The Role of Cross-Class Alliances and Elites in Coordinated Employment Relations in Denmark

Research output: Working paperResearch

Abstract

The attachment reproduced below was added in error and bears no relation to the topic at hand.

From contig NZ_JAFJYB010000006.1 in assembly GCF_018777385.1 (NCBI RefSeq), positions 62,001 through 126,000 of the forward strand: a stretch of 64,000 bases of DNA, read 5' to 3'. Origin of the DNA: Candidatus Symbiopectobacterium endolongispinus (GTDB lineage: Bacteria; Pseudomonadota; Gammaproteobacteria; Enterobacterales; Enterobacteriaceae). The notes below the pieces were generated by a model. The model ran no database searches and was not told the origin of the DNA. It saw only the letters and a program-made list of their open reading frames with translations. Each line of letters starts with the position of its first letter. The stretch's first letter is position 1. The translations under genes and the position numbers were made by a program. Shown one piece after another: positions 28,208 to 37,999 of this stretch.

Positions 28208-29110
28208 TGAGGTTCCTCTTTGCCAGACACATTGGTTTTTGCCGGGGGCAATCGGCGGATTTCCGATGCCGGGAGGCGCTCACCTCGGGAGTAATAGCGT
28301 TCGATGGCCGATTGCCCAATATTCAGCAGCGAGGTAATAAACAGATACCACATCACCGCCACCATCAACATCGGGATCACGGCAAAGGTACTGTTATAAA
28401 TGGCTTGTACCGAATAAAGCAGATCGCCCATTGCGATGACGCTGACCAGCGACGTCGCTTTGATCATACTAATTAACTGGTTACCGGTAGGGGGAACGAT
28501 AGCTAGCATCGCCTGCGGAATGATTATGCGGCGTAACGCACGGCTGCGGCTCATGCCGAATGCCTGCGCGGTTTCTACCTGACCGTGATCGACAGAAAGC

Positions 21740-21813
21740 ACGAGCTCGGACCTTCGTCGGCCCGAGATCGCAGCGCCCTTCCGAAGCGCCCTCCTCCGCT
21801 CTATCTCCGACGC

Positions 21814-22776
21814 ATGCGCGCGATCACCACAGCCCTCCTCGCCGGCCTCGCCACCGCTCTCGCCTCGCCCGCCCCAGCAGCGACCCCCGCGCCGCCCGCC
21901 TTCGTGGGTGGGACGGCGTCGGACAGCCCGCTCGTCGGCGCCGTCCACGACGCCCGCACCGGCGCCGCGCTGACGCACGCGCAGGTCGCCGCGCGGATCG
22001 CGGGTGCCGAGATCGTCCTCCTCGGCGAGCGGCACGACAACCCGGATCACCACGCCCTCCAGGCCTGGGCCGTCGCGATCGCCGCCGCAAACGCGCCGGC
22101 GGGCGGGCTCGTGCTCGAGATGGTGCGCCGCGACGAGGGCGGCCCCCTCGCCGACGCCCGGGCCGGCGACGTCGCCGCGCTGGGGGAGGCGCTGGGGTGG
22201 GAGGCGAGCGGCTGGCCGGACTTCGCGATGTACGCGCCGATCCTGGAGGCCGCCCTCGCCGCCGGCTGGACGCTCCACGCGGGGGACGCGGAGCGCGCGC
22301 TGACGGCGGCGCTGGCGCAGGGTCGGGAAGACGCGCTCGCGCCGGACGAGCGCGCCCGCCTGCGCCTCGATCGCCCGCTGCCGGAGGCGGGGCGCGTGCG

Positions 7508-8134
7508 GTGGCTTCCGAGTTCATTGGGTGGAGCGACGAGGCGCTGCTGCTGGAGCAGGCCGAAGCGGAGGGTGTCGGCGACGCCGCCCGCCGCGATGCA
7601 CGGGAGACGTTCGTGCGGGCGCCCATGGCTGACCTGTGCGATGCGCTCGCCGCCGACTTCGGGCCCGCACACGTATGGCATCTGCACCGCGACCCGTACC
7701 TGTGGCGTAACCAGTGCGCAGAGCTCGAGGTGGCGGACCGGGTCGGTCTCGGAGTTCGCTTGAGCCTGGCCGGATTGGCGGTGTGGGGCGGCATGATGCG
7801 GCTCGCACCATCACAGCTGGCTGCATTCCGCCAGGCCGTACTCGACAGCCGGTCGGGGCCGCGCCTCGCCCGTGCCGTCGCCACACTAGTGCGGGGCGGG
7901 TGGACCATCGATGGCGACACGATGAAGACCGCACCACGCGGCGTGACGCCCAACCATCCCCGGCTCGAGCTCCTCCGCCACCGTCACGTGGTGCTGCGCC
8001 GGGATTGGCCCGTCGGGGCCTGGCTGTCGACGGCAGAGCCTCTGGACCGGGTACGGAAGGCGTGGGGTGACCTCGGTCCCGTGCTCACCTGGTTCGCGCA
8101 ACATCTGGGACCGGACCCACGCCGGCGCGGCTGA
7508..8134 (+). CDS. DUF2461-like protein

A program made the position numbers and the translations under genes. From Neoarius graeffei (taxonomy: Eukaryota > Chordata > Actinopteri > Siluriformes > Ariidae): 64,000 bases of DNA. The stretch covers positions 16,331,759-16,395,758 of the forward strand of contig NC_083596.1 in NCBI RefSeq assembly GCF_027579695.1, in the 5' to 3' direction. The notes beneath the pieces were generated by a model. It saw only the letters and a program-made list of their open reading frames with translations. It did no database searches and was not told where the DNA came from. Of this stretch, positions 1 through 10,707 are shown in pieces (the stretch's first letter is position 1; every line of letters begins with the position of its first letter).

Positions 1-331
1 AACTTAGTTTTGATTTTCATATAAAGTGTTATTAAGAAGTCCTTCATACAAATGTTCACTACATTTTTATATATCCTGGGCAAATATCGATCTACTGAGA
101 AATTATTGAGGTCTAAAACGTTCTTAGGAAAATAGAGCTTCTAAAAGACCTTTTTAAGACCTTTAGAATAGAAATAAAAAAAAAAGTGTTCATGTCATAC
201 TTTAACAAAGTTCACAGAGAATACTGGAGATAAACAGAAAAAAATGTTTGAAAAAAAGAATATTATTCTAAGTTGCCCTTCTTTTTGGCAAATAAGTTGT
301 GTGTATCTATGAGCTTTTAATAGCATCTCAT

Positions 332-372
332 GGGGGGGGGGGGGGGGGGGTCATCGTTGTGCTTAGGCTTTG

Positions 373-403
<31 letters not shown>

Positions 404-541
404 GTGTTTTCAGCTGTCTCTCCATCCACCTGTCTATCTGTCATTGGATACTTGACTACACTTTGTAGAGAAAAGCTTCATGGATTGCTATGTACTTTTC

Explanations for coordination between labor and capital in Northern Europe continue to cause debate among scholars of comparative political economy. On one hand, power resource scholars argue that strong trade unions promoting equality are necessary for coordination. On the other hand, employer-centered theories argue that employers are the primary actors in promoting coordination due to the comparative advantages stemming from coordination. To inform this debate, we study the case of Denmark by combining a unique database of 5.000 elite affiliations with 80 stakeholder interviews spanning a decade. We argue that trade union power resources are necessary for coordination. However, only when certain segments of labor can forge powerful alliances with key employers for the economy will coordination persist. The network analysis identifies a powerful cross-class alliance between trade unions and employer associations in manufacturing. Interviews with stakeholders show that coordination in industrial relations and related institutional spheres such as education and industrial policies serves this alliance’s interests in safeguarding international competitiveness of manufacturing. However, intra-class allegiances ensure that the alliance constantly has to consider the interests of outsider organizations.